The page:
We are a group of students, technicians, researchers, friends, and collaborators working in the Paleoclimate research groups of Maureen Raymo, Peter deMenocal, Brad Linsley, Billy D'Andrea, and Pratigya Polissar at Lamont-Doherty Earth Observatory.
Hope to see some Lamont students there! Peter, Barbel, Mo will all be lecturing this year….
U.S. Graduate Student Scholarships for the Urbino Summer School in Paleoclimatology (USSP)
The 11th Urbino Summer School in Paleoclimatology (9-24 July 2014; http://www.urbinossp.it/) will provide graduate students with an intensive program on reconstructing the history and dynamics of paleoclimate through an integrated series of lectures, investigations, case studies, and field and laboratory analyses. To promote U.S. graduate student participation in this international experience, the NSF Geoscience Divisions and the Office of International Science and Engineering are funding ten scholarships to cover U.S. carrier airfare, stipend, and course expenses (including lodging). Interested students in U.S. graduate programs should email a pdf file comprised of a one-page CV and one-page statement on how the USSP would benefit their professional development as a researcher and educator to firstname.lastname@example.org. In addition, students should request their primary adviser to email a recommendation letter directly to the above email address. Members of historically underrepresented groups are encouraged to apply. Deadline for receipt of application materials, including recommendation letters, is 15 April 2014.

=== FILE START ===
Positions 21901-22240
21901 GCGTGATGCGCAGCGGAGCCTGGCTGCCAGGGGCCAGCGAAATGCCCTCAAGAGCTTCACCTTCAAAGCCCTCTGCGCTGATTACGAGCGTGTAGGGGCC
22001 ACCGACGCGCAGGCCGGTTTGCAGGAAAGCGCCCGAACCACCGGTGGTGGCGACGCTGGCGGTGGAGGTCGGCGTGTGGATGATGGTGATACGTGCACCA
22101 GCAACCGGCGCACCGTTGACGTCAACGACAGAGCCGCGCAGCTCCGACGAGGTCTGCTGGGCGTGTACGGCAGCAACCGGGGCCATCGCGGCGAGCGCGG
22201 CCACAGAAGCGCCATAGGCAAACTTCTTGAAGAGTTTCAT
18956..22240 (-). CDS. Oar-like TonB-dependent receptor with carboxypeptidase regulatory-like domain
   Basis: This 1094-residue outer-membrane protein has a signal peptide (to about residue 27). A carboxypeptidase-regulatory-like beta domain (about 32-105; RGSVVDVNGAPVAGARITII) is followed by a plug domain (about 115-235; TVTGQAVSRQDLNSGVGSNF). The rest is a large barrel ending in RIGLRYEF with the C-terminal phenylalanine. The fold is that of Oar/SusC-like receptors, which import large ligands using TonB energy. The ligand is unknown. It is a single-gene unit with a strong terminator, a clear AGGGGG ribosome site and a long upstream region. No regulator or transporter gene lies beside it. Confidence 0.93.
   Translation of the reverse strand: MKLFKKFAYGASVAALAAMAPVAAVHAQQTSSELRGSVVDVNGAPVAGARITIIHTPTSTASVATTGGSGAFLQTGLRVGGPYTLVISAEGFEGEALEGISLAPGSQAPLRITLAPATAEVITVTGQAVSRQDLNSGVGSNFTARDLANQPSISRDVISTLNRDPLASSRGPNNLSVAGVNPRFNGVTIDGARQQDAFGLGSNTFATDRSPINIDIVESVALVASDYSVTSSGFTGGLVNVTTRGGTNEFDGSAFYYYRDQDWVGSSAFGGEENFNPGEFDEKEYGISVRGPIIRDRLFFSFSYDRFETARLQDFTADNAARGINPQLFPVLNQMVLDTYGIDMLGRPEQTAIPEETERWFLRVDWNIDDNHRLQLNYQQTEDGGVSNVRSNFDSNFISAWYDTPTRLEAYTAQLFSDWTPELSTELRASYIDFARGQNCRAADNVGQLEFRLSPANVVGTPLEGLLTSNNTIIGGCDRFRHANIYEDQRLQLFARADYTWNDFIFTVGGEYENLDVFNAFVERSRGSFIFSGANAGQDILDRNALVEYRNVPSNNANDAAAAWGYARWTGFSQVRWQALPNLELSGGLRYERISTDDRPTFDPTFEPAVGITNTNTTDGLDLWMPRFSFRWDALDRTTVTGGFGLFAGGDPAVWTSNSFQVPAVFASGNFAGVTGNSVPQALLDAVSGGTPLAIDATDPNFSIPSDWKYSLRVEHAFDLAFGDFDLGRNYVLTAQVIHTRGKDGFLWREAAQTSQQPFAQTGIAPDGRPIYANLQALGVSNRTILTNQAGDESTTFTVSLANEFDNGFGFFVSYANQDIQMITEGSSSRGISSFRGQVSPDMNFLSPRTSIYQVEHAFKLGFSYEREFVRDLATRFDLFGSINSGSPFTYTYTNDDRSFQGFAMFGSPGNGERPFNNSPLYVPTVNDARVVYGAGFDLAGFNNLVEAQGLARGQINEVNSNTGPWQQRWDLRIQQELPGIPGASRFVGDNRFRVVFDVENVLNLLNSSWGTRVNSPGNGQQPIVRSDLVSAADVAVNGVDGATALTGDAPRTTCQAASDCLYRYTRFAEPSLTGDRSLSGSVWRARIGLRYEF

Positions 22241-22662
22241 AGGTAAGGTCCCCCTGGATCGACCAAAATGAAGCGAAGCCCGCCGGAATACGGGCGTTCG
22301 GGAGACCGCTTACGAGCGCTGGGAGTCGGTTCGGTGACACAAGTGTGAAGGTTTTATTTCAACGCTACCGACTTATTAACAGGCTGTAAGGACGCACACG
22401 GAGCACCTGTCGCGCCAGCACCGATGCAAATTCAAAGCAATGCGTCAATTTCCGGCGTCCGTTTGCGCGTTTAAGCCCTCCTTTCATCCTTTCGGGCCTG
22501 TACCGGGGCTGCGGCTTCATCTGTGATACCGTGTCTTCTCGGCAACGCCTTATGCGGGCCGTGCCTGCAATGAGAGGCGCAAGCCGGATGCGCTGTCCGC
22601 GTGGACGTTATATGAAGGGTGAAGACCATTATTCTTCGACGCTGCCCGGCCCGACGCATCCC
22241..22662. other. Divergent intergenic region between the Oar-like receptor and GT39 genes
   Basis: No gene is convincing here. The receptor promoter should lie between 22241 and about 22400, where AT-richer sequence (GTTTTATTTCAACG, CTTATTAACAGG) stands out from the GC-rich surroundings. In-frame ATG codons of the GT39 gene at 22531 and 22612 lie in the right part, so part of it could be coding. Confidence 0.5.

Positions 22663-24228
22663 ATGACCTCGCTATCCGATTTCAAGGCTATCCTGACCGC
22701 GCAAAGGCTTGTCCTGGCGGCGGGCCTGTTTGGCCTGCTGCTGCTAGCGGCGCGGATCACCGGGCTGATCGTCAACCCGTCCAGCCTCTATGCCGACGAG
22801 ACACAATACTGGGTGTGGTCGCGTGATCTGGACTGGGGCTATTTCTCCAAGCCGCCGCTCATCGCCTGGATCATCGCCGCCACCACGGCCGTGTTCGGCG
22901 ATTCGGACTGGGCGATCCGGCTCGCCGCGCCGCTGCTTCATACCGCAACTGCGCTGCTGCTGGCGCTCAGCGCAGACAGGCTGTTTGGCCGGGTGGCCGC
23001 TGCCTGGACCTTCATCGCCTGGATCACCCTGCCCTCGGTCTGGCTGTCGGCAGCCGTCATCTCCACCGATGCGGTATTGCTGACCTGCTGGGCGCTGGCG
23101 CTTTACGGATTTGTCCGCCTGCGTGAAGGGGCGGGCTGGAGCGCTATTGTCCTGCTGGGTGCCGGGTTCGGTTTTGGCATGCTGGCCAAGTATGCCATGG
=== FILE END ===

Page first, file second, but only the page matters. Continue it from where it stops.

President Obama’s Science and Technology Advisor, Dr. John Holdren, explains the polar vortex in 2 minutes—and why climate change makes extreme weather more likely going forward. Learn more at http://wh.gov/climate-change. January 8, 2014.
Fossil coral (Goniastrea) from 120,000 years ago (MIS 5e) that got overturned in a storm surge and subsequently buried by marine sediment. Picture from field expedition to Lake Macleod, Western Australia, November 2013.